Hungary joined the EU in 2004. The country’s political landscape, however, has drastically changed since then. Hungary was at the forefront of the end of communism, when the Iron Curtain fell in 1989, and in the same year, the country transitioned from a communist party system to democracy after its constitution was heavily amended in 1989 and democratic elections took place in 1990. Since then, Hungary has been a democratic republic with a unicameral Parliament. However, many constitutional amendments enacted since the conservative Fidesz-KDNP party alliance won parliamentary elections in 2010, which has led to a democratic backslide.
Ever since, the country has been driven into a one-party system, with almost all power wielded by the prime minister and Fidesz political leader, Viktor Orban.
For the forthcoming European Parliamentary elections, Fidesz runs its campaign with a limited program: it basically consists of seven sentences about migration and protecting the Christian culture of Europe. With the very same messages, they were able to win a majority of the votes in last year’s governmental elections. This is due to the fact that of all EU members, Hungary has the worst press freedom after Bulgaria, according to Reporters without Borders. Moreover, the country also ranks as the second most corrupt, better than Bulgaria but worse than Romania (which like Bulgaria, is under EU supervision under the so-called Cooperation and Verification Mechanism). Orban and his Fidesz party have launched a serious media campaign already years ago, which peaked in an anti-immigration media campaign that featured unflattering photos of European Commission President Jean-Claude Juncker and billionaire philanthropist George Soros earlier this year.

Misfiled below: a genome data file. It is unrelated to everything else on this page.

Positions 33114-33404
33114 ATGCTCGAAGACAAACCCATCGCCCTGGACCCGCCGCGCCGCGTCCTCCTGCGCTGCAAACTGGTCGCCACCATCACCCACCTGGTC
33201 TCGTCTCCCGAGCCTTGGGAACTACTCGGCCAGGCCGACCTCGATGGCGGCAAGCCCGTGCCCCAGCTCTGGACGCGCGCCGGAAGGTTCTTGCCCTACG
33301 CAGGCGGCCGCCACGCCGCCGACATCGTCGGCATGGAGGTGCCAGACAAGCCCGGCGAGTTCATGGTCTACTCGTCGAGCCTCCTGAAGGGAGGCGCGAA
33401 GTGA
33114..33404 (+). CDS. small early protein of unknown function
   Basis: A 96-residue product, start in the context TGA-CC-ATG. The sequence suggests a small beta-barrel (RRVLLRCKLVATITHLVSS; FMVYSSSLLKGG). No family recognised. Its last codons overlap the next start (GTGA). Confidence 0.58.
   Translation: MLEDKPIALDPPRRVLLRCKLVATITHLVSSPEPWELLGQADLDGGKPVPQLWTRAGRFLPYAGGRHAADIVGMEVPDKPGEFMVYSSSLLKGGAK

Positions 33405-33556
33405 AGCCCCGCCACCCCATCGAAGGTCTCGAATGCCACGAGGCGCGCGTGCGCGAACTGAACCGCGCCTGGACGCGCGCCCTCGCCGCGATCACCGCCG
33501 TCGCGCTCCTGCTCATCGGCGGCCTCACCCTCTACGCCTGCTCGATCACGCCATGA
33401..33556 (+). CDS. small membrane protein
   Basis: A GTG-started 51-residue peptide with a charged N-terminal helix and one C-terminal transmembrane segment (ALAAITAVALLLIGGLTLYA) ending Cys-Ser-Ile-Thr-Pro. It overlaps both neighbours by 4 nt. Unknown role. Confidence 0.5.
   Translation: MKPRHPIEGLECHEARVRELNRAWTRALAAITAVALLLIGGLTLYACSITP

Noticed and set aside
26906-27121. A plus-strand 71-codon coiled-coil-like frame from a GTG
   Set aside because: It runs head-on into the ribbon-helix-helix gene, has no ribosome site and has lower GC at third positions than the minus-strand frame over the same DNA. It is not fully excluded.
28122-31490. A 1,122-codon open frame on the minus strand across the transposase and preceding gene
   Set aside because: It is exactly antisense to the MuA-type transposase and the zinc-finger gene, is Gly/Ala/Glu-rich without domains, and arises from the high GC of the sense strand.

Not surprisingly, this resulted in serious criticism from politicians all over Europe and after a heated debate in Brussels in mid-March, and Fidesz’s membership was suspended by the European Parliament’s biggest grouping, EPP.
Nevertheless, the most recent projections suggest Orban’s Fidesz party will comfortably win the European elections with over 50% of the votes. This would result in 12-13 MEP seats. It is not yet clear if the EPP would benefit from these seats, as no decision has been made over the suspension and the future membership of Fidesz after the elections. Furthermore, Orban recently met with Italy’s Matteo Salvini and although no concrete plans were announced, it is clear that the two have been in agreement over their vision for Europe – particularly on migration.
The opposition parties are lagging far behind Fidesz: the far-right Jobbik and the right-wing MSZP, which currently poll between 11-14% in various polls could each win three seats in the new European Parliament. In the case of MSZP, these would go to the Progressive Alliance of Socialists and Democrats (S&D). Jobbik does not currently belong to any European political grouping.
The last party with a chance of gaining seats is the social liberal DK, led by former Prime Minister Ferenc Gyurcsány. It could potentially gain two MEPs for the S&D. Two parties that poll below the electoral threshold of 5% might possibly have a chance of securing an MEP: the green LMP, followed by the social-liberal Momentum. The upstart liberal party, Momentum has top candidates including Katalin Cseh, member of ALDE’s Team Europe.
The turnout for the elections is predicted to be below 30%, which is also thanks to this anti-EU propaganda of Fidesz.